All nucleated cells express major histocompatibility complex I and interferon-γ (IFNγ) receptor1, but an epithelial cell-specific function of IFNγ signalling or antigen presentation by means of major histocompatibility complex I has not been explored. We show here that on sensing IFNγ, colonic epithelial cells productively present pathogen and self-derived antigens to cognate intra-epithelial T cells, which are critically located at the epithelial barrier. Antigen presentation by the epithelial cells confers extracellular ATPase expression in cognate intra-epithelial T cells, which limits the accumulation of extracellular adenosine triphosphate and consequent activation of the NLRP3 inflammasome in tissue macrophages. By contrast, antigen presentation by the tissue macrophages alongside inflammasome-associated interleukin-1α and interleukin-1β production promotes a pathogenic transformation of CD4+ T cells into granulocyte-macrophage colony-stimulating-factor (GM-CSF)-producing T cells in vivo, which promotes colitis and colorectal cancer. Taken together, our study unravels critical checkpoints requiring IFNγ sensing and antigen presentation by epithelial cells that control the development of pathogenic CD4+ T cell responses in vivo.
  14. J Infect Dis. 2023 Nov 24. pii: jiad498. [Epub ahead of print]
      BACKGROUND: Clinical outcomes in bacterial bloodstream infections (BSI) are influenced by multiple factors, including bacterial species, host immunity, and antibiotic therapy. However, the mechanisms by which such factors influence outcomes and their potential biomarkers are poorly understood. We aimed to identify bacterial- and antibiotic-specific host transcriptional signatures in patients with bacterial BSI.METHODS: RNA-Seq was performed on blood from patients with BSI due to prototypic Gram-negative vs. Gram-positive pathogens: Escherichia coli (n = 30) or Klebsiella pneumoniae (n = 28) vs. methicillin-susceptible Staphylococcus aureus [MSSA] (n = 24) or methicillin-resistant S. aureus (MRSA) (n = 58). Patients were matched by age, gender, and race.
    RESULTS: No significant host transcriptome differences were detected in patients with E. coli versus K. pneumoniae BSI, so these were considered together as Gram-negative BSI. Relative to S. aureus BSI, patients with Gram-negative BSI had increased activation of the classical complement system. However, the most significant signal was a reduction in host transcriptional signatures involving mitochondrial energy transduction and oxidative burst in MRSA vs. MSSA. This attenuated host transcriptional signature remained after controlling for antibiotic therapy.
    CONCLUSIONS: Given importance of immune cellular energetics and reactive oxygen species in eliminating hematogenous or intracellular MRSA, these findings may offer insights into its persistence relative to other bacterial BSI.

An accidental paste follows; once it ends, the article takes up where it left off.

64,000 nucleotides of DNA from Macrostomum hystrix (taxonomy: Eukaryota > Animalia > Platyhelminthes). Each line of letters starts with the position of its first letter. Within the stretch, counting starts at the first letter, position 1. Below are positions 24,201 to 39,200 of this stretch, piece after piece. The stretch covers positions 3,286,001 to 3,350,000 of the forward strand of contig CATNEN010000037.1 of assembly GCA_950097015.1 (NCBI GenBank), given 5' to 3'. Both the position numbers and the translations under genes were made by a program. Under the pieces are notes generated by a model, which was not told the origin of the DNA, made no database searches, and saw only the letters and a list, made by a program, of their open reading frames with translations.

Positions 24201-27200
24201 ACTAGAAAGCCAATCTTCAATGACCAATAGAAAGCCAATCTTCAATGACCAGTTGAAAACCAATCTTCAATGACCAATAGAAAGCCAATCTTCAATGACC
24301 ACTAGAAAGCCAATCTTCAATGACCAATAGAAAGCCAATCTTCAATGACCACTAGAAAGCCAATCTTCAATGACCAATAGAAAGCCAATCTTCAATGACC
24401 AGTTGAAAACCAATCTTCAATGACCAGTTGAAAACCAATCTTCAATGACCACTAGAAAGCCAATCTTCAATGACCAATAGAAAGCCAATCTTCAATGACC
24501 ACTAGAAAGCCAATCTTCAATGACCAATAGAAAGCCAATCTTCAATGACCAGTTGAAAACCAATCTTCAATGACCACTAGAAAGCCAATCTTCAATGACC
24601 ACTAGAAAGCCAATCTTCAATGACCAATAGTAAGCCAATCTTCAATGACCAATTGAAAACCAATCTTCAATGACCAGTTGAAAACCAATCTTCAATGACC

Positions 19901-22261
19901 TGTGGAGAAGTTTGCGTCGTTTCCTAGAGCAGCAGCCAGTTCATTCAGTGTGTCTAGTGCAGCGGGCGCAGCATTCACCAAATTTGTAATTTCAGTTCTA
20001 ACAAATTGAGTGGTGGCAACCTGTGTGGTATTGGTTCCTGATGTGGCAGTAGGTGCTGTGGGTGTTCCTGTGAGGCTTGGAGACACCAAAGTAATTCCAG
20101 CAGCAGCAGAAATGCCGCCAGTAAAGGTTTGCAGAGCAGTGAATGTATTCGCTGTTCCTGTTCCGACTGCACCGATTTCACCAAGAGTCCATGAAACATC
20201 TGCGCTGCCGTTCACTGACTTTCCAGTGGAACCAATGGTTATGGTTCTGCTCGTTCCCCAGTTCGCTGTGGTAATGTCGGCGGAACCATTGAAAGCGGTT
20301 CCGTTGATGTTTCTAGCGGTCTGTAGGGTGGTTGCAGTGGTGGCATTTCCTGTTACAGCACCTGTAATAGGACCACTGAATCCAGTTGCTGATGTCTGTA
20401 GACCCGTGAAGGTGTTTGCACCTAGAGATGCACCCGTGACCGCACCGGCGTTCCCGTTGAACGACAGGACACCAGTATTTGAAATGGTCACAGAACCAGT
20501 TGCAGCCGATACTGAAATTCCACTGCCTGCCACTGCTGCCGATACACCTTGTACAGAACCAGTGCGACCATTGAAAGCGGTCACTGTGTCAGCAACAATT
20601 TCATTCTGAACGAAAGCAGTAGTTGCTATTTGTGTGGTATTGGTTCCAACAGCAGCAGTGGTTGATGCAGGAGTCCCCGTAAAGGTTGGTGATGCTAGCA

Keywords:  Escherichia coli; Klebsiella pneumoniae; Staphylococcus aureus; bacteremia; transcriptome
  15. Am Fam Physician. 2023 11;108(5): 509-510
  16. Nature. 2023 Nov 22.
      Inflammatory caspases are key enzymes in mammalian innate immunity that control the processing and release of interleukin-1 (IL-1)-family cytokines1,2. Despite the biological importance, the structural basis for inflammatory caspase-mediated cytokine processing has remained unclear. To date, catalytic cleavage of IL-1-family members, including pro-IL-1β and pro-IL-18, has been attributed primarily to caspase-1 activities within canonical inflammasomes3. Here we demonstrate that the lipopolysaccharide receptor caspase-4 from humans and other mammalian species (except rodents) can cleave pro-IL-18 with an efficiency similar to pro-IL-1β and pro-IL-18 cleavage by the prototypical IL-1-converting enzyme caspase-1. This ability of caspase-4 to cleave pro-IL-18, combined with its previously defined ability to cleave and activate the lytic pore-forming protein gasdermin D (GSDMD)4,5, enables human cells to bypass the need for canonical inflammasomes and caspase-1 for IL-18 release. The structure of the caspase-4-pro-IL-18 complex determined using cryogenic electron microscopy reveals that pro-lL-18 interacts with caspase-4 through two distinct interfaces: a protease exosite and an interface at the caspase-4 active site involving residues in the pro-domain of pro-IL-18, including the tetrapeptide caspase-recognition sequence6. The mechanisms revealed for cytokine substrate capture and cleavage differ from those observed for the caspase substrate GSDMD7,8. These findings provide a structural framework for the discussion of caspase activities in health and disease.